Breaking The Three Laws


Keeping Your RTL Clean: Part 2

Hi Prototypers,

Following on from our intro to wrappers, and the excellent discussion both here and on LinkedIn groups, I’d like to go into more detail on how we can use wrappers for memories.

As a recap, when mapping SoC RAMs into FPGA it is necessary to adapt the RTL so that the FPGA tool flow can map them into the appropriate resource. We can do this without changing the existing RTL, but instead, we add extra RTL files to act as adaptors; we call these wrappers.

During prototyping, the wrapper contains an item to be implemented in the FPGA, but which has a top-level boundary that maps to the component/module instantiation in the SoC RTL. Experienced prototypers will be very familiar with wrappers and may indeed have built up their own libraries of wrappers for use in various situations. We always like to hear about your experience and methods, so feel free to comment below.

The diagram form the FPMM (above) shows the basic arrangement, in this case of two wrappers used in the same level of hierarchy. Notice that the SoC physical memory is not instantiated directly into the RTL, thus keeping that RTL clean (i.e. not target-specific). The physical memory for the target, usually a generated memory cell for the SoC, is written into the lowest level of hierarchy only. The logical memory instantiation should be chosen to be as generic and reusable as possible.

A naming convention for the logical memory and its ports could be adopted within a project or even across an entire company. Once such an in-house standard is in place, it is easier for prototypers to have a ready-made FPGA or board-level equivalents to fill the wrappers in place of the physical memory.

If a wrapper is not used, and the target-specific physical memory is placed directly into the SoC’s RTL, then it will appear as a black box in the FPGA flow. The prototypers will still need to fill that black box; only now the top-level boundary of the black-box has the names and ports of whichever target-specific physical memory was instantiated, including BIST ports and all. In those cases it is more difficult to understand exactly what memory function is required and less likely that the prototype team will already have an FPGA-ready version, e4specially is your company uses memory cells from different library vendors.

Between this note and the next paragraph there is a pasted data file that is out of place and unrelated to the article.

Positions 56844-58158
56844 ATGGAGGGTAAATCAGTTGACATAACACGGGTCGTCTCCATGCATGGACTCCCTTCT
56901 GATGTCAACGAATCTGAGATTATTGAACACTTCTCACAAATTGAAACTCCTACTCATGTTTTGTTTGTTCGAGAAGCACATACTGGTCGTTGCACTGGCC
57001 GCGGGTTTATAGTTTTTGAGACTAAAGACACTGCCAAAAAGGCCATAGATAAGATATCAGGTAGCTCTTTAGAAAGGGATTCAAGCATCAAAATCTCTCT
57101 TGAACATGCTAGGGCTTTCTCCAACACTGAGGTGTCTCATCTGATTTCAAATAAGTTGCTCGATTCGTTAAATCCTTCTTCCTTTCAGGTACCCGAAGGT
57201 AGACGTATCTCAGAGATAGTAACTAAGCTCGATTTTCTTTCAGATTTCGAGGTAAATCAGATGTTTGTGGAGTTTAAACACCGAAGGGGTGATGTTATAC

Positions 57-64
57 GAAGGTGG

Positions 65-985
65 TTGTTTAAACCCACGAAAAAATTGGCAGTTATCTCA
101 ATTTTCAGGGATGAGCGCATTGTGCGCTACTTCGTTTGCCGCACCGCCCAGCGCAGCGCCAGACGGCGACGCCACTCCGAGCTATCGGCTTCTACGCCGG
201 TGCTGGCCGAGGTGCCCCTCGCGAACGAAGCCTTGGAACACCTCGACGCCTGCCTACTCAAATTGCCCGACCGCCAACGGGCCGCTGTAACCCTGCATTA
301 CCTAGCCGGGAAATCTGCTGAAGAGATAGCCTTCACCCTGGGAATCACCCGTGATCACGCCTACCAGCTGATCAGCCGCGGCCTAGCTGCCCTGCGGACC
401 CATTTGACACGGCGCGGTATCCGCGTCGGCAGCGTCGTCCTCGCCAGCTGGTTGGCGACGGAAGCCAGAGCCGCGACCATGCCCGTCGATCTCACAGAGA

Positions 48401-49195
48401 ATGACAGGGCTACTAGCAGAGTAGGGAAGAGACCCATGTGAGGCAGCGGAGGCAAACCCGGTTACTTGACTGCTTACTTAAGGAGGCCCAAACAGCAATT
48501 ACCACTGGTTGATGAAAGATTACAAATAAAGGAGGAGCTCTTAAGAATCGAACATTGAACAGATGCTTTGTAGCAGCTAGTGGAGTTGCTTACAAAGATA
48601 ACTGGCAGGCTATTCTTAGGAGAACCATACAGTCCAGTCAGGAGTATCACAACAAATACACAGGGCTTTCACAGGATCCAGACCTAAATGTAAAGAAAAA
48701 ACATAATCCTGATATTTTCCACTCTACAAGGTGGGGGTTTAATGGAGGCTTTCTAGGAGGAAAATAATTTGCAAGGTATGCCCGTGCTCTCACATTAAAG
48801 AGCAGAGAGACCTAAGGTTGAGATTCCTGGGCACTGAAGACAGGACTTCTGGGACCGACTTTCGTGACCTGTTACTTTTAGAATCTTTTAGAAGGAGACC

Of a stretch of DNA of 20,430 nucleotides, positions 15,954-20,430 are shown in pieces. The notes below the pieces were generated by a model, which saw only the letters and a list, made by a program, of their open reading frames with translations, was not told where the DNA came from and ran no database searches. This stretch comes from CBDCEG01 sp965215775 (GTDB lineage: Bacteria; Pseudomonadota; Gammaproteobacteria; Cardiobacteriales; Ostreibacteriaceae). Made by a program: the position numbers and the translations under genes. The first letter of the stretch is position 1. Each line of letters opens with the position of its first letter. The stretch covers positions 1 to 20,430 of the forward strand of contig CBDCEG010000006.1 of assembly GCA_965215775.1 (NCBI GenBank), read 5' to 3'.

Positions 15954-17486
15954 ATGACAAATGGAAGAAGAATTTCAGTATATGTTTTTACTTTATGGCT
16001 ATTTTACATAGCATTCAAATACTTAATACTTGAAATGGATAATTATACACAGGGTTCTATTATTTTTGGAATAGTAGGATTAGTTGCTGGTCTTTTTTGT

As pointed out in your comments to previous blog postings, a sophisticated approach to swapping the contents of wrappers is to use an IP-XACT description for the wrapper, so we can automate the use of different fillers. A simpler approach is also available in VHDL by the use of Configuration statements, which control the choice between different Architectures for the same Entity. Whichever method is used to control the use of an FPGA or SoC filler for the wrapper, the FPGA version still needs to be created.

I find that the good way to start creating a wrapper is to copy the component/module declaration from the SoC RTL and paste into a new RTL file. This ensures that the boundary of the lower level matches the higher-level instantiation.

Naming can be adopted as standard. for example, in the FPMM workshop labs, we used parameterized memory wrappers with names such as M64X14H1M8S00_wrapper. The M means memory, 64 is the depth in words and 14 is the width of the word, and so forth. Here, we are following the naming scheme used for Synopsys’s own memories (previously Virage logic) but you can adopt any suitable naming style of your own.

We then have to find the equivalent memory for use in the FPGA. The best way to do that (for internal memories) is to let the FPGA synthesis tool infer the memory from an RTL description. An excellent script is available, created by my friend Peter Calabrese, of Synopsys Boston, which parses the wrapper names and creates RTL from which the FPGA tool can infer the necessary rams. If you want to adopt an in-house wrapper scheme, then this might be an easy place to start. Please comment below to email me at to let me know what you think.


  • Print
  • Digg
  • StumbleUpon
  • Facebook
  • Twitter
  • Google Bookmarks
  • LinkedIn